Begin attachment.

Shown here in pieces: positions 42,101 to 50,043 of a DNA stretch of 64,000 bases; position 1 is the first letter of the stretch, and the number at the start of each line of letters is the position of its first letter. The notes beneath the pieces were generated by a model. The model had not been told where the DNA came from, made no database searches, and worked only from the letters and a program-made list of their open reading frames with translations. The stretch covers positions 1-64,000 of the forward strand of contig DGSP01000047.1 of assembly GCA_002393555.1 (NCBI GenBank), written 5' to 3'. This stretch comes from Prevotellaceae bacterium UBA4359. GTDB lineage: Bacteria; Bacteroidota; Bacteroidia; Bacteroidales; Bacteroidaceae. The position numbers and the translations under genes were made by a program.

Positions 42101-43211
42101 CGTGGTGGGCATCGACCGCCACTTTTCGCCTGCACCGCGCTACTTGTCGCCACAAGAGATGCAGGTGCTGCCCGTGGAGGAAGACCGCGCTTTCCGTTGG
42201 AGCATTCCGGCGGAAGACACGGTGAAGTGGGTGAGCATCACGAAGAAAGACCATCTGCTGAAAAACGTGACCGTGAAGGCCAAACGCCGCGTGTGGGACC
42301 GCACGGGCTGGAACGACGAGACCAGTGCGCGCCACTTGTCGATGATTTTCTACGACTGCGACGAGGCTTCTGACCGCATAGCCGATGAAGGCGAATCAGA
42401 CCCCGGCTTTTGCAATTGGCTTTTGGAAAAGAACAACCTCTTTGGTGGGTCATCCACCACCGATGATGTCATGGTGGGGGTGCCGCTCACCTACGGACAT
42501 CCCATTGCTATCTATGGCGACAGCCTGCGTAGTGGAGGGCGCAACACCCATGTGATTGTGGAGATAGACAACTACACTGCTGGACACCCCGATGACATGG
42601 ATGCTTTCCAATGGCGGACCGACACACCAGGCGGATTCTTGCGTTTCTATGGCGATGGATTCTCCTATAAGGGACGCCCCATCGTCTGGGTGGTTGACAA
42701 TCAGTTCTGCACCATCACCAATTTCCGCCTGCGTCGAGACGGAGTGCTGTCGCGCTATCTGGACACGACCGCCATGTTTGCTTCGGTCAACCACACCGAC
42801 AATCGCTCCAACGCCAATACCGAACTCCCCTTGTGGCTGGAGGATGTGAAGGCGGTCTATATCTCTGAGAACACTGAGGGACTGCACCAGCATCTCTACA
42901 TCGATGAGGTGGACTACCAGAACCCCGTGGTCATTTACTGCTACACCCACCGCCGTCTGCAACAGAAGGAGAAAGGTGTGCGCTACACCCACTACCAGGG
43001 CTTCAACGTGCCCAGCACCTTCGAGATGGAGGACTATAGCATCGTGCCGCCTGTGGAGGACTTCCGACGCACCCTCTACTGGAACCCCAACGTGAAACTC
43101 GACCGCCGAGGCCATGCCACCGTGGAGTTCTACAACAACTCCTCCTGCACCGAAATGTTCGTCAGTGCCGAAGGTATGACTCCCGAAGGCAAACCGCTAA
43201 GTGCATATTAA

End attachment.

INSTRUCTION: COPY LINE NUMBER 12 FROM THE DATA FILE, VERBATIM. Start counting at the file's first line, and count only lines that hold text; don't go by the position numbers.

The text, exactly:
43001 CTTCAACGTGCCCAGCACCTTCGAGATGGAGGACTATAGCATCGTGCCGCCTGTGGAGGACTTCCGACGCACCCTCTACTGGAACCCCAACGTGAAACTC